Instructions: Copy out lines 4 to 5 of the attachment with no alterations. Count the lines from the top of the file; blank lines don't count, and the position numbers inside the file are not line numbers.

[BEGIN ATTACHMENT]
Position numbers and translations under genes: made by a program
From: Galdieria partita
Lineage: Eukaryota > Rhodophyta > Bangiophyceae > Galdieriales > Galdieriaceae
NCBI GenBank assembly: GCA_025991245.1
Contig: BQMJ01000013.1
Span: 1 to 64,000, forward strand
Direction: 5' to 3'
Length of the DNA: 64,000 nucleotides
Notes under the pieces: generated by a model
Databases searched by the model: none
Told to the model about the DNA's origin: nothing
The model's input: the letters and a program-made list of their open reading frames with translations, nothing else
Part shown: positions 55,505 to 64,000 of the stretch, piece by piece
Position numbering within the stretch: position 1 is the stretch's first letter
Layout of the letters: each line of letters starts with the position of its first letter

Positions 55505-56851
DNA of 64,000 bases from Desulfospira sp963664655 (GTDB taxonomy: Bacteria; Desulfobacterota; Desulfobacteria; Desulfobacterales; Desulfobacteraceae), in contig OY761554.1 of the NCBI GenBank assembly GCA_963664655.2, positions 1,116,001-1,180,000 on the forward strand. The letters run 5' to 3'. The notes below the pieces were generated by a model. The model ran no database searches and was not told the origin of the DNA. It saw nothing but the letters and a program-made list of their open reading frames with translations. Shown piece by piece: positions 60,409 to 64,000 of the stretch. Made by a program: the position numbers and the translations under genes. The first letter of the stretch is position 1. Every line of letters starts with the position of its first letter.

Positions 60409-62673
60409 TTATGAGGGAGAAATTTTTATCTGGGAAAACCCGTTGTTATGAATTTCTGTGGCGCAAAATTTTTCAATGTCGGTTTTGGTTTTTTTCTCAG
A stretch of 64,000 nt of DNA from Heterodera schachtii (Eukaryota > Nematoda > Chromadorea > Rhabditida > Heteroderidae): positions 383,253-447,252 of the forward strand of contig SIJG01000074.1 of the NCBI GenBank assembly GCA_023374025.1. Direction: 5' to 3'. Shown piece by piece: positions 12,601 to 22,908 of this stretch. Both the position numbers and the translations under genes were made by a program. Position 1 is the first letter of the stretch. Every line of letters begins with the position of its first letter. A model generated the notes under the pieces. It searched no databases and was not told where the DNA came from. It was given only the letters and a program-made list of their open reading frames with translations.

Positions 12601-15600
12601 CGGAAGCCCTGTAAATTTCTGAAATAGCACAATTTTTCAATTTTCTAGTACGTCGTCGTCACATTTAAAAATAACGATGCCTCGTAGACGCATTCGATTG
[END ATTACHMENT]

NCBI GenBank assembly: GCA_025991245.1
Contig: BQMJ01000013.1